The Supreme Court found the “individualized response” of the Chicago Board of Education that this teacher’s conduct was remedial, warranting suspension but not dismissal, was well within the scope of the Board’s implied powers under Section 34-18 of the School Code and Spinelli. The Court concluded that Spinelli supports the Board’s authority to issue a 90- day disciplinary suspension without pay as a means of carrying out its mandate to keep students safe. Section 34-18 of the School Code codifies the principle that the Board “shall also exercise all other powers that they may be requisite or proper for the maintenance and the development of a public school system.” 105 ILCS 5/34-18.

The Court emphasized that the Board’s power to make rules would be eviscerated and its ability to manage the school system would be ineffective if it could not elect to suspend a teacher when the evidence did not establish cause for a dismissal.  The Court concluded that a failure to sustain a termination does not deprive a school board of its authority to suspend.  It did not view this suspension as some type of “double jeopardy”, by choosing alternative discipline for this teacher when termination did not succeed.  The Court referenced its prior conclusions in Spinelli that:

There is implied in this obligation to make rules and regulations, and to enforce them, a power in the board to mete out discipline to those who violate the rules and regulations. Enforcement envisions effective sanctions of some sort. If that were not the case, the power to make rules would indeed be a hollow one and effective management and government could not be accomplished. [quotations omitted]

The Court found that after completing a full evidentiary hearing as required for a dismissal proceeding, a school board’s power to discipline teachers should not be limited only to dismissal or reinstatement.  The Court posited that such a rigid, inflexible application of the School Code would be inconsistent with legislative intent of the statute by interfering with a school board’s authority and discretion to implement individualized disciplinary consequences and plans.  The Court stated that in enacting the School Code, the legislature could not have intended absurd, inconvenient, or injust consequences in discipline cases and found neither teachers, students nor the school system would benefit by an inflexible dismiss-or-reinstate discipline system rather than a remedial discipline system where individualized decisions are made that can be more reasonable, just, and fair.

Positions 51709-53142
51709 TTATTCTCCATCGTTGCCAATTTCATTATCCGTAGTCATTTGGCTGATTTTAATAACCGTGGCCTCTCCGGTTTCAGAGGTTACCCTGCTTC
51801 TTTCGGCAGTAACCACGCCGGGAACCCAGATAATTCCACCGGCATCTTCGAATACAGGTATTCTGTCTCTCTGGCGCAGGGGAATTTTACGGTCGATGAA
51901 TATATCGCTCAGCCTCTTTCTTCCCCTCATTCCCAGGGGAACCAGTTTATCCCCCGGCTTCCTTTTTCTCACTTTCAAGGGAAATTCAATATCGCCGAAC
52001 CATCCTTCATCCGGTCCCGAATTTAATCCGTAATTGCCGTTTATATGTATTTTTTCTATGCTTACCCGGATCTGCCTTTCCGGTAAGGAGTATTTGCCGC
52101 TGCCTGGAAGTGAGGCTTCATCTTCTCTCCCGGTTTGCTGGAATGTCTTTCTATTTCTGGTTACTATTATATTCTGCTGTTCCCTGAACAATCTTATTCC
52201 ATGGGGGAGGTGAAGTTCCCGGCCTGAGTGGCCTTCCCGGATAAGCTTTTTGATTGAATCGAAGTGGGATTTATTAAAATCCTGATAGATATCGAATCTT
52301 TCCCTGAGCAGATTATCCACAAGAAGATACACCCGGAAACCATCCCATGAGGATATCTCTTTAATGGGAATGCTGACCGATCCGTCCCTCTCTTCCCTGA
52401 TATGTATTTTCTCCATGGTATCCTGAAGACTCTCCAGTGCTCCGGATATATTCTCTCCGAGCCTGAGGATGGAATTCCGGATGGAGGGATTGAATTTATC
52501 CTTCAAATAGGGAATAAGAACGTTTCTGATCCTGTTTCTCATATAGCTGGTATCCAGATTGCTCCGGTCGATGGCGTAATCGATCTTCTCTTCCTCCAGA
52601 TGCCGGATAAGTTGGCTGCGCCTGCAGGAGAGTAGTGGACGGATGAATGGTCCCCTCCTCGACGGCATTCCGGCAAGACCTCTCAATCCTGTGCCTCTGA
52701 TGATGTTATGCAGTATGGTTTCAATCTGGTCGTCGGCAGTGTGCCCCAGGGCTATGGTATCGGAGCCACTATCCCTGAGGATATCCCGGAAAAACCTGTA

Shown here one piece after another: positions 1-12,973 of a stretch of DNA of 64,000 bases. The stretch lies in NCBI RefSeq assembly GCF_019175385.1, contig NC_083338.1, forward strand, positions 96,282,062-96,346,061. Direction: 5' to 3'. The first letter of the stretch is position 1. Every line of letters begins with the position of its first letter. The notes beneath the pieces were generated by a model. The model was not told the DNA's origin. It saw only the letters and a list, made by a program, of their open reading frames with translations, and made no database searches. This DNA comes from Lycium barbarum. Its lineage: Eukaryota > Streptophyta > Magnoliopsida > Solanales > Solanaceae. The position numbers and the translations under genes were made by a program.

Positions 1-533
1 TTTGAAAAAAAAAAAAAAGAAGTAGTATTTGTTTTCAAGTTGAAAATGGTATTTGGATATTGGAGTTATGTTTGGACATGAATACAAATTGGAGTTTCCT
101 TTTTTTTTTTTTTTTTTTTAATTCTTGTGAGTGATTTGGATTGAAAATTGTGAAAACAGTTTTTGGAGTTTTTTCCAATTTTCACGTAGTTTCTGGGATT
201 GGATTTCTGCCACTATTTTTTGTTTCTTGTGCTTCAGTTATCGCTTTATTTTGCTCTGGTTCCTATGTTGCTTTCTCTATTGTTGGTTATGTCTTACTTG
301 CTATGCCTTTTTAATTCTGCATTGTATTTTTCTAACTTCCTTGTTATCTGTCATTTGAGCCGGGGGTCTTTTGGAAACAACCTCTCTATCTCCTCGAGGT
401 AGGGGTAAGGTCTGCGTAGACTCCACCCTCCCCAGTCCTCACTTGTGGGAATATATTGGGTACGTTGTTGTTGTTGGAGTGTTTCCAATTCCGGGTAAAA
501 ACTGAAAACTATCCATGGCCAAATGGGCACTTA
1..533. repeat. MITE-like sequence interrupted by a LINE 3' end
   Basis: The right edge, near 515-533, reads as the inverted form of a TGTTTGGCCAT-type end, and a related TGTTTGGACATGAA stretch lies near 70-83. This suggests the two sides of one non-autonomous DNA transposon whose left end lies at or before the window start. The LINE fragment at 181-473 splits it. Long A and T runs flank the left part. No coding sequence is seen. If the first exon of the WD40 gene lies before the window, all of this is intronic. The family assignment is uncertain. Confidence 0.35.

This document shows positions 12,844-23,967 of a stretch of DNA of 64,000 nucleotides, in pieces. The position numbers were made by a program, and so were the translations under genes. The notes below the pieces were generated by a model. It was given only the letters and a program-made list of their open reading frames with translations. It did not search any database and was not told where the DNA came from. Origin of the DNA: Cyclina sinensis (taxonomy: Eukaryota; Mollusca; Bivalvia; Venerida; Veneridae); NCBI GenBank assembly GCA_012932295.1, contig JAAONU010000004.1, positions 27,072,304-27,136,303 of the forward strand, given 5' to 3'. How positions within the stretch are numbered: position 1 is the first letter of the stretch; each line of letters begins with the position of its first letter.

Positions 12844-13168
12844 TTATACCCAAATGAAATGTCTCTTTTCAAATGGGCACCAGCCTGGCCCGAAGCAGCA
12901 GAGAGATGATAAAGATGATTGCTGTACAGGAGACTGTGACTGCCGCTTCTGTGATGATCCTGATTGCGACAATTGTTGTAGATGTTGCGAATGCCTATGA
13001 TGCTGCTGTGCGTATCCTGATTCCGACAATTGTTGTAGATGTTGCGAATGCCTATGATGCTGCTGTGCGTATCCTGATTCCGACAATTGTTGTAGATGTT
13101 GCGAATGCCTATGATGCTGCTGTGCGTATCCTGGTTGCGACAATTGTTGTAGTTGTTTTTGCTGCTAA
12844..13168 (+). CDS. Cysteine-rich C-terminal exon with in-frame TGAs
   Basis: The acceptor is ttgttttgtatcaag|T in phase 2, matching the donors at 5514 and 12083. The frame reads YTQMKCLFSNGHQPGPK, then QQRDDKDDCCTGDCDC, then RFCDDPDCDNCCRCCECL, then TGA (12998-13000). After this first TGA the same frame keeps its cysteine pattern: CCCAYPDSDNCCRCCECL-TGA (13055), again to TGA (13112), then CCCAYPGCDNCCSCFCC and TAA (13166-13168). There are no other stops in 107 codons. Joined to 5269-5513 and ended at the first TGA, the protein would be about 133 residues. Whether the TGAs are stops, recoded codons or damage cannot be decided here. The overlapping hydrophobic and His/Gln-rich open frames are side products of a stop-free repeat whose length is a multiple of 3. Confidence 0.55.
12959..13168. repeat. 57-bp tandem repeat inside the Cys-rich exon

The Court reasoned that this interpretation of school board authority under the School Code is consistent with the principles of statutory interpretation, which is to view all the provisions of a statute as a whole, and that sections of the same statute should be considered together to give effect to each component.  The Court found that a school board can suspend a teacher under the general supervision provision in Section 34-18 of the School Code and a school board also has the associate, but separate power to dismiss a teacher for cause in Section 34- 85 of the School Code by concluding:

Suspending or dismissing a teacher are sanctions authorized by the School Code that are independent of each other and do not conflict. Consequently, we hold that the suspension power in section 34-18 is not inconsistent with and does not conflict with the dismissal power codified in section 34-85.  In our view, it is a better use of the administrative body’s resources to hold [a teacher’s] disciplinary hearing and to impose sanctions in the same proceeding. Thus, the School Code empowered the Board with discretion to dismiss or suspend a teacher at the conclusion of the disciplinary proceeding.  

Finally, it is worth noting that this matter arose under Article 34 of the School Code, which governs the operations of the Chicago school system.  While the provisions of Sections 34-18 and 34-85 of the School Code which provide the separate authority to suspend and to dismiss for the Chicago School Board, including the rights to reinstatement and backpay if a termination is not sustained, are not identical to those provisions of Sections 20-10 and 24-12 of the School Code which apply to all school districts other than Chicago, the language is substantially similar. The reasoning and conclusions of the Illinois Supreme Court regarding the Chicago School Board rights to suspend and dismiss would appear to be equally applicable to those provisions which govern those school districts other than Chicago. The Court did emphasize in its analysis that the Illinois courts have recognized that Articles 10, 24, and 34 of the School Code have parallel provisions which have been interpreted to be equally applicable to both systems.  Citing to In re Estate of Wilson, 238 Ill. 2d 519, 563-64 (2010) (where statutes that deal with similar subject matter have parallel provisions, it can be assumed that the legislature was aware of the case law construing the provisions and intended for them to be construed and applied similarly); Board of Education of City of Chicago v. A, C & S, Inc., 131 Ill. 2d 428, 468 (1989) (when interpreting statutory language for the first time it is appropriate statutory construction to consider similar enactments).